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  Most popular articles (Since March 23, 2017)

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The relationship between nutrition and infectious diseases: A review
Sedigheh Farhadi, Roman S Ovchinnikov
July-September 2018, 2(3):168-172
Nutrition and infectious diseases are related to each other in some aspects. First, nutrition affects the development of human body immune system. Moreover, nutrition can influence emerge of infectious diseases (e.g., gastrointestinal infections), food poisoning, intestinal diseases, and systemic infectious diseases. In this review, the mentioned aspects of the relationship between nutrition and infections are discussed. Furthermore, the relationship between malnutrition and infectious diseases, nutrition in patients with severe combined immunodeficiency and relationship between overeating and infection are reviewed. Overall, some factors can weaken the body's ability to fight infection and cause malnutrition. The factors include anorexia, traditional behaviors, reduction of intestinal absorption, metabolic damage, disorder metabolism of lipids and carbohydrates, reduction of vitamins, iron, zinc, and copper. In the case of the relationship between malnutrition and infection, a large number of studies have illustrated a bidirectional interaction of malnutrition and infection. In this aspect, to treat serious acute malnutrition and limit the rate of death, some preventive studies applied antibiotics, probiotic bacteria, and prebiotic foods. In the future, studies may be conducted on intestinal or systematic immunomodulation.
  88,440 5,056 24
Geographical distribution of cystic fibrosis; The past 70 years of data analyzis
Seyed Bashir Mirtajani, Poopak Farnia, Maryam Hassanzad, Jalaledin Ghanavi, Parissa Farnia, Ali Akbar Velayati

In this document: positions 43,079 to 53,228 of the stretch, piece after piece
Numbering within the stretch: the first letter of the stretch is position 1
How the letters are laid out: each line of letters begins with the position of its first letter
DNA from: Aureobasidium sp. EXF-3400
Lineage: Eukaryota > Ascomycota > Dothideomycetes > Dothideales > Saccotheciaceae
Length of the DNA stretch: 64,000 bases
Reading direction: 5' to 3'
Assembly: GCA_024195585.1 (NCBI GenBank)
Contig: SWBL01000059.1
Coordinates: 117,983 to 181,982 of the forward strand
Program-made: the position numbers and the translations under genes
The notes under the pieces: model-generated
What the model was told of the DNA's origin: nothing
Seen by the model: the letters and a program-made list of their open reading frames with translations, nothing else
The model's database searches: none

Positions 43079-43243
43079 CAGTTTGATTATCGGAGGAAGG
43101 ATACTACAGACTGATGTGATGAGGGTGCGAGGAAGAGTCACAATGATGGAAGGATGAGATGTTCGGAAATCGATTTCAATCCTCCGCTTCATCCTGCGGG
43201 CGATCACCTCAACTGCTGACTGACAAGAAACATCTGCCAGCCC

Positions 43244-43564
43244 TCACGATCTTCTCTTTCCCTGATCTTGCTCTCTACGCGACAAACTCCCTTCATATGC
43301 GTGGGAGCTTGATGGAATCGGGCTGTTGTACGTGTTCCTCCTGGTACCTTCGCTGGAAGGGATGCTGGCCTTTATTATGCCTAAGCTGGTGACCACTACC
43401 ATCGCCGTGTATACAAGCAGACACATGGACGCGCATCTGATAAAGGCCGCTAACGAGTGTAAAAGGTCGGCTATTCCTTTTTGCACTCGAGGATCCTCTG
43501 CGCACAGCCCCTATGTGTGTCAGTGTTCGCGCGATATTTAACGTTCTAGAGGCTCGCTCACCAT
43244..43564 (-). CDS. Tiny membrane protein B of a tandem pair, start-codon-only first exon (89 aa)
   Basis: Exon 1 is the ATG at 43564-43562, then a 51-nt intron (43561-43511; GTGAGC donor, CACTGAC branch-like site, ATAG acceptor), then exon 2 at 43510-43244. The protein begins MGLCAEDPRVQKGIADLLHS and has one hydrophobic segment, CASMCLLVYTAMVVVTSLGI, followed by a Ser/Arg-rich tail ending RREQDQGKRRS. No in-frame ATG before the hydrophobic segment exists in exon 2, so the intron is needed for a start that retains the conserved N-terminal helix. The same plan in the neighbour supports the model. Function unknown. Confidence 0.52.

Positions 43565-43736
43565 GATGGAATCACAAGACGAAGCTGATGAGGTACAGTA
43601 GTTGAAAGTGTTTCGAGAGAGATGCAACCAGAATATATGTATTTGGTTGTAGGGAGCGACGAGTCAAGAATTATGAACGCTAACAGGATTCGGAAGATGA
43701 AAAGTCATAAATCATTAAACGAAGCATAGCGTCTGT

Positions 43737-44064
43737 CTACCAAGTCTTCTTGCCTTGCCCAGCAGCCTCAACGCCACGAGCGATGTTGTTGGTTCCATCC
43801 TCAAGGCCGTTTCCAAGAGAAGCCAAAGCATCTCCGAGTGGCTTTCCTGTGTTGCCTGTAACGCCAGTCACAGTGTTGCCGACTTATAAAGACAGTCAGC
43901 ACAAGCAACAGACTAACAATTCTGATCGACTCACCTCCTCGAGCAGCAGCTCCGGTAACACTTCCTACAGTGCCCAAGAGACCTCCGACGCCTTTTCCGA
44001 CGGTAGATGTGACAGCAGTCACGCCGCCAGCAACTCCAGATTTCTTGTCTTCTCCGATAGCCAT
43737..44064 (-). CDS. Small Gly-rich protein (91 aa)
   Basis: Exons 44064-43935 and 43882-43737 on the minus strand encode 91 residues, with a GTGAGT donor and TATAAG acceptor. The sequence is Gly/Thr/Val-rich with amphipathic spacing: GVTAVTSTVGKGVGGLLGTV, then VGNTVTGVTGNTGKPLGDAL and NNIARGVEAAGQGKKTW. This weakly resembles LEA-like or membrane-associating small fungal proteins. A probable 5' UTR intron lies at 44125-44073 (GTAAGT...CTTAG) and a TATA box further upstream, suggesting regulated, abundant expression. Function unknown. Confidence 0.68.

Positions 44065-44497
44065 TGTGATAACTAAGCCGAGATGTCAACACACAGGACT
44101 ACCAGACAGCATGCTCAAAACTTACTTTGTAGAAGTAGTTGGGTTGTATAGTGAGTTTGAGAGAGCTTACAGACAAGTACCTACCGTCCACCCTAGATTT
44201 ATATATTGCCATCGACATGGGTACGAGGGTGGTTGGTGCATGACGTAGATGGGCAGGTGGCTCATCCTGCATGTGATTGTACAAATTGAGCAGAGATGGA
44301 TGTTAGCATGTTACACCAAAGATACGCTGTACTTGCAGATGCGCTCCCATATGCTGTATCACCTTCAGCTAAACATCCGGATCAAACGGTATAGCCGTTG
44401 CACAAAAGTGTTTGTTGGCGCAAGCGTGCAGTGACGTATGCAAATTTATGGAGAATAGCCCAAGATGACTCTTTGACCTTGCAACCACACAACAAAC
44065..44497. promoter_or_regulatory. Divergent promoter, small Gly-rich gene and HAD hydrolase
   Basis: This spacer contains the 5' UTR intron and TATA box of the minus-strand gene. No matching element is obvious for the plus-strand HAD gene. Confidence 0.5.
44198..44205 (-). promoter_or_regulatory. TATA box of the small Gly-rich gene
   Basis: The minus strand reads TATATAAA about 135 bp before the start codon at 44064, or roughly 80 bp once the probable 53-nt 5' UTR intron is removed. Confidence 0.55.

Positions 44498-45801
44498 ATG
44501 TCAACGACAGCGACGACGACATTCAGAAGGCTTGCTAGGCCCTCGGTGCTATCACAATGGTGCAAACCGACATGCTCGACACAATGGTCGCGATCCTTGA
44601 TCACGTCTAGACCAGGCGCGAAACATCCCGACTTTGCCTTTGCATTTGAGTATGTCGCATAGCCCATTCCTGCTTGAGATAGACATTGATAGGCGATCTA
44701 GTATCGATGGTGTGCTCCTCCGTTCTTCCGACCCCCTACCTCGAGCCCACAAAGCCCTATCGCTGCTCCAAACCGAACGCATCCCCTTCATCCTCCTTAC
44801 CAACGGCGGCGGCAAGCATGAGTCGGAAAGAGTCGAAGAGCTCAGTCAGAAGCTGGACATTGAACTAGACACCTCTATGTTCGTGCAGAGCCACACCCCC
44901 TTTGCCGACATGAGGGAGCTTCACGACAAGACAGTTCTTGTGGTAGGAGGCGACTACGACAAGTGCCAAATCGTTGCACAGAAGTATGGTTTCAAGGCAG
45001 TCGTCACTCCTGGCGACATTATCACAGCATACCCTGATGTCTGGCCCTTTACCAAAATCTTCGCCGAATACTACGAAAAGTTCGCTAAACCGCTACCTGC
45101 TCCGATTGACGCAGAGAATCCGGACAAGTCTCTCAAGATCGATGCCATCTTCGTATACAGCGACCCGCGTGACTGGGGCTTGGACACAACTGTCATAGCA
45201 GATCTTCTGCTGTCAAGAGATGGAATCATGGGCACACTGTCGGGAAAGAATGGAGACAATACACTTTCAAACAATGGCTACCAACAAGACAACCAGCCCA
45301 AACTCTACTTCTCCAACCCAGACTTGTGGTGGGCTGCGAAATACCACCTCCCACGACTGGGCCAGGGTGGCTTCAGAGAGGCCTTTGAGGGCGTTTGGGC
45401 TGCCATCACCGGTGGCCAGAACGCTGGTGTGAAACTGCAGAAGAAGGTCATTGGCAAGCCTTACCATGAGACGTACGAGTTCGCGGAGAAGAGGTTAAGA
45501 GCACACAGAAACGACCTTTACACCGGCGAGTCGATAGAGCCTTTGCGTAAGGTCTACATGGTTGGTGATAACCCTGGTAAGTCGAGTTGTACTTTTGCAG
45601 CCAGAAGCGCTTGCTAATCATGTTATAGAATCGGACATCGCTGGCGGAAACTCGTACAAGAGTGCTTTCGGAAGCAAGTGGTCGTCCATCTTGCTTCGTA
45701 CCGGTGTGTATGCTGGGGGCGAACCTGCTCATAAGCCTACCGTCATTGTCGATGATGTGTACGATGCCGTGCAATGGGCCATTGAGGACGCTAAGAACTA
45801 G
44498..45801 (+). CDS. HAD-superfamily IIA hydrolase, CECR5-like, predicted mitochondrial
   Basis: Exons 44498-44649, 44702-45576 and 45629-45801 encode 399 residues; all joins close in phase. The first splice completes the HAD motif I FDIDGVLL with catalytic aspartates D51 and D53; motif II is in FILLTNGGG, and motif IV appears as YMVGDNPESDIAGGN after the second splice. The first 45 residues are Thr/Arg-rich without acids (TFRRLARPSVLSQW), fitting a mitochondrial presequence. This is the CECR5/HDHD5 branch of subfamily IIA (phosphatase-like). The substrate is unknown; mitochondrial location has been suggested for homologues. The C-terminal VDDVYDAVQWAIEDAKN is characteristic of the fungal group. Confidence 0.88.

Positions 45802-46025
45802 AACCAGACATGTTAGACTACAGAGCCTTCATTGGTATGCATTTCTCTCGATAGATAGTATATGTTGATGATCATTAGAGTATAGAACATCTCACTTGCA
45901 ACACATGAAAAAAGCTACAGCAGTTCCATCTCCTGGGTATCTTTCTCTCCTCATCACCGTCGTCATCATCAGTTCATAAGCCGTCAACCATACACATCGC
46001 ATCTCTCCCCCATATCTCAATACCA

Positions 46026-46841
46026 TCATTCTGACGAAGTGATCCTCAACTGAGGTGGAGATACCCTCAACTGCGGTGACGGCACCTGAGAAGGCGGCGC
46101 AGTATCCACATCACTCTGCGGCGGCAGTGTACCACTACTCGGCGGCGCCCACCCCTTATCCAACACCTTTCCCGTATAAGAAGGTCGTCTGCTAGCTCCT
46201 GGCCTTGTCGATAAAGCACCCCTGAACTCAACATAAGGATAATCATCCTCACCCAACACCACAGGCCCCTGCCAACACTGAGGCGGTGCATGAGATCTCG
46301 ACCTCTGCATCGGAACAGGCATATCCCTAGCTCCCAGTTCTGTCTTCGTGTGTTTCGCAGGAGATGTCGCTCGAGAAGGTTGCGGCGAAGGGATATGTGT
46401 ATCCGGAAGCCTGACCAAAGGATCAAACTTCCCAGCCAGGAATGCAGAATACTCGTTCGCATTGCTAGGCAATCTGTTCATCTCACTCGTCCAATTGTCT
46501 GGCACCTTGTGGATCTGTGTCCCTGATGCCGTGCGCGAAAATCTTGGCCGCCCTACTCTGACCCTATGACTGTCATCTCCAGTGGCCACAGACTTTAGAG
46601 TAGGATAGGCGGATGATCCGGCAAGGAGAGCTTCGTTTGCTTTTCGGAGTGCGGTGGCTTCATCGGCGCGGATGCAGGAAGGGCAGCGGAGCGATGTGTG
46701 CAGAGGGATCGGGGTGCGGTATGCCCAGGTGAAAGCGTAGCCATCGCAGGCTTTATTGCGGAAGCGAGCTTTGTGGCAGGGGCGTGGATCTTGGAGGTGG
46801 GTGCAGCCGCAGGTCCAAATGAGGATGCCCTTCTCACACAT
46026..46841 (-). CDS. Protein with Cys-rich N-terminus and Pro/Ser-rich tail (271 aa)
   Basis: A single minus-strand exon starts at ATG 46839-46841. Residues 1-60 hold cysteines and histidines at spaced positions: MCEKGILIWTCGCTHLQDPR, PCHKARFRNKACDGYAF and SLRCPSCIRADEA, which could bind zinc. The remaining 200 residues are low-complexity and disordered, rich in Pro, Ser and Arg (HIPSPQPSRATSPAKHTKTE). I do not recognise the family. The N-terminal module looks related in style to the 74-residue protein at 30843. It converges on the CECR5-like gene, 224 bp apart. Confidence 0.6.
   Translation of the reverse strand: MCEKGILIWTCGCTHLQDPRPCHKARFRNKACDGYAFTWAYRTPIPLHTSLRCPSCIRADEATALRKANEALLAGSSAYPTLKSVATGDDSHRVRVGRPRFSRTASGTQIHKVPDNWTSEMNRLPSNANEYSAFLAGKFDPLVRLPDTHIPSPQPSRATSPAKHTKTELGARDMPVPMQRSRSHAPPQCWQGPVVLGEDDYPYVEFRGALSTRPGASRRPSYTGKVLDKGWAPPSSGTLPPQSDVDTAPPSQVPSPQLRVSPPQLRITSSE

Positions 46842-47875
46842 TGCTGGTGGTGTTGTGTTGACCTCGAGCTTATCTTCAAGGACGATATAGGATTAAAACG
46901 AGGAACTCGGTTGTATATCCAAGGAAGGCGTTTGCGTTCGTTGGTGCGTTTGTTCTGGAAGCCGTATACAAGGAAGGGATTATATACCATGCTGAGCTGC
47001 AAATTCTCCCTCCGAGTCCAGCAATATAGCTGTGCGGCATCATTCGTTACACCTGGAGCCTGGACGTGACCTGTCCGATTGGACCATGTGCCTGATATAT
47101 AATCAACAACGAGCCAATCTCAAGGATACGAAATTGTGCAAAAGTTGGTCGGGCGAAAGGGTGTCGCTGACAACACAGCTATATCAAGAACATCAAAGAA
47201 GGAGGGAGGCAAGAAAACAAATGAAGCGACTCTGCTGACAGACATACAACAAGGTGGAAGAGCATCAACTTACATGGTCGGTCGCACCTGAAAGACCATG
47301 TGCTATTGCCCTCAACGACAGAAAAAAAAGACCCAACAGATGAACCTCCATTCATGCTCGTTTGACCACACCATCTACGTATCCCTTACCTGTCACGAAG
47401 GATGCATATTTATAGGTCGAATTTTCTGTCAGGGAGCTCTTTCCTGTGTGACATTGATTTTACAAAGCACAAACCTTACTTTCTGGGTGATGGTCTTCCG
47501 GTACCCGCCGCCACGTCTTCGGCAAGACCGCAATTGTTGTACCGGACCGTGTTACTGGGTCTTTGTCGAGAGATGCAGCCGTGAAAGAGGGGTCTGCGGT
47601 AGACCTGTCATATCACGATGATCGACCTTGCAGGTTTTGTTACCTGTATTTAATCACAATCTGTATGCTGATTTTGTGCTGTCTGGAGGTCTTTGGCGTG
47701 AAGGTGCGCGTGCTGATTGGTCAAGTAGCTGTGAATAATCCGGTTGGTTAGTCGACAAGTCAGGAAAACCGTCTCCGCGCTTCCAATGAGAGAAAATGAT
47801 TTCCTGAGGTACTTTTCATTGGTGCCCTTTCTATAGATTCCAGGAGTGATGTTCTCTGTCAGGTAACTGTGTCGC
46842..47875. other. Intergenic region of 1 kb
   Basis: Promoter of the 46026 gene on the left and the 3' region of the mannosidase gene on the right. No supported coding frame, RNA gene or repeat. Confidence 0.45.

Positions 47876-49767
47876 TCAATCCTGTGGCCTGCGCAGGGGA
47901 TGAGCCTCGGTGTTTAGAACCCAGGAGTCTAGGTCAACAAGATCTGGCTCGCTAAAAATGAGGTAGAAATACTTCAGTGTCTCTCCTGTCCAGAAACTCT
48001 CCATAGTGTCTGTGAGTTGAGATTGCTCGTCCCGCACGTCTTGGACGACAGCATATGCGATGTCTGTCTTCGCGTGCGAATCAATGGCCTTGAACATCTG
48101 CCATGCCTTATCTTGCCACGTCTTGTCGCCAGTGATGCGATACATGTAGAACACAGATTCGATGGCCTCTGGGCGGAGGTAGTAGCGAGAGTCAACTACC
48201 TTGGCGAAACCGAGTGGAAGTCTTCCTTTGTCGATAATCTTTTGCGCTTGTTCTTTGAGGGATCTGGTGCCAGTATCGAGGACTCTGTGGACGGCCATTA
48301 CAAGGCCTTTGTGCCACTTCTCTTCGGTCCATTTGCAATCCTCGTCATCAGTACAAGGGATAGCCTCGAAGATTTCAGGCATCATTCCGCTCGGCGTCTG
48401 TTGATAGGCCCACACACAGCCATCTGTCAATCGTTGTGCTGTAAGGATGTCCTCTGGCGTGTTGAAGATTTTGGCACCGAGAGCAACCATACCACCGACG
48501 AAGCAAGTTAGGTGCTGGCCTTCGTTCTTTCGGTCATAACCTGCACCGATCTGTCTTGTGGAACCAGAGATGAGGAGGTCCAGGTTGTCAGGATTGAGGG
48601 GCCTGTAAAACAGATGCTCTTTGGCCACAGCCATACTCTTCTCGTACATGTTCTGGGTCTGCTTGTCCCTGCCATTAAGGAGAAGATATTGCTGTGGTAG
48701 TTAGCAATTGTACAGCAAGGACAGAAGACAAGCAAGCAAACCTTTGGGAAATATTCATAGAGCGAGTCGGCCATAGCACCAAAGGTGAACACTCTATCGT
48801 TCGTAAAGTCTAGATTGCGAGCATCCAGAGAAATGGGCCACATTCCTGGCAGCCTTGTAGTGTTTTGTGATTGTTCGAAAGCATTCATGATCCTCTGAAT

October-December 2017, 1(2):105-112
Cystic fibrosis (CF) has been generally well defined throughout the world although its prevalence is very difficult to ascertain for a number of reasons, including the fact that the medical/scientific literature and patient registries vary in quality in different countries. In the present review literature (1938–2017), we found out the higher frequency of registered CF patients in the European Union. This could be due to strong clinical awareness and greater health facilities. In contrast, we found a very irregular report from Asian and African countries. In these countries, the national CF registration system is mostly lacking or it is individualized-based research. In this situation, the estimation of various risk factors such as ethnicity and/or races is remained to be resolved. Overall, this review outlines the urgent need for revitalization of national and global CF registration, worldwide.
  62,671 3,830 25
Is ivermectin–Azithromycin combination the next step for COVID-19?
Hayder Mutter Al-Kuraishy, Nawar Raad Hussien, Marwa Salih Al-Naimi, Ali Kadhem Al-Buhadily, Ali Ismail Al-Gareeb, Claire Lungnier
August 2020, 4(5):101-103
Different experimental and approved drugs were tested for coronavirus infection disease (COVID-19) to detect effective one that attenuates or prevents the pathogenesis of severe acute respiratory syndrome coronavirus type 2 (SARS-CoV-2). Repurposing of old approved drugs with the potential arrhythmogenic effect such as chloroquine in COVID-19 may increase the risk of sudden cardiac death due to torsadogenic potential. The Food and Drug Administration approved the drugs, such as ivermectin, which can kill SARS-CoV-2 within 48 h. Azithromycin augments the antiviral activity of chloroquine in COVID-19 with a high risk of morbidity and mortality through torsadogenic potential. There were no obvious interactions between ivermectin and azithromycin and without risk of torsadogenic effect despite the prolongation of QT by azithromycin. Therefore, azithromycin–ivermectin is regarded as an effectual combo for COVID-19 in elderly patients with underlying cardiac abnormalities.
  59,903 755 -
A study of the diurnal height changes among sample of adults aged 30 years and above in Ghana
Frederick Vuvor, Obed Harrison
October-December 2017, 1(2):113-119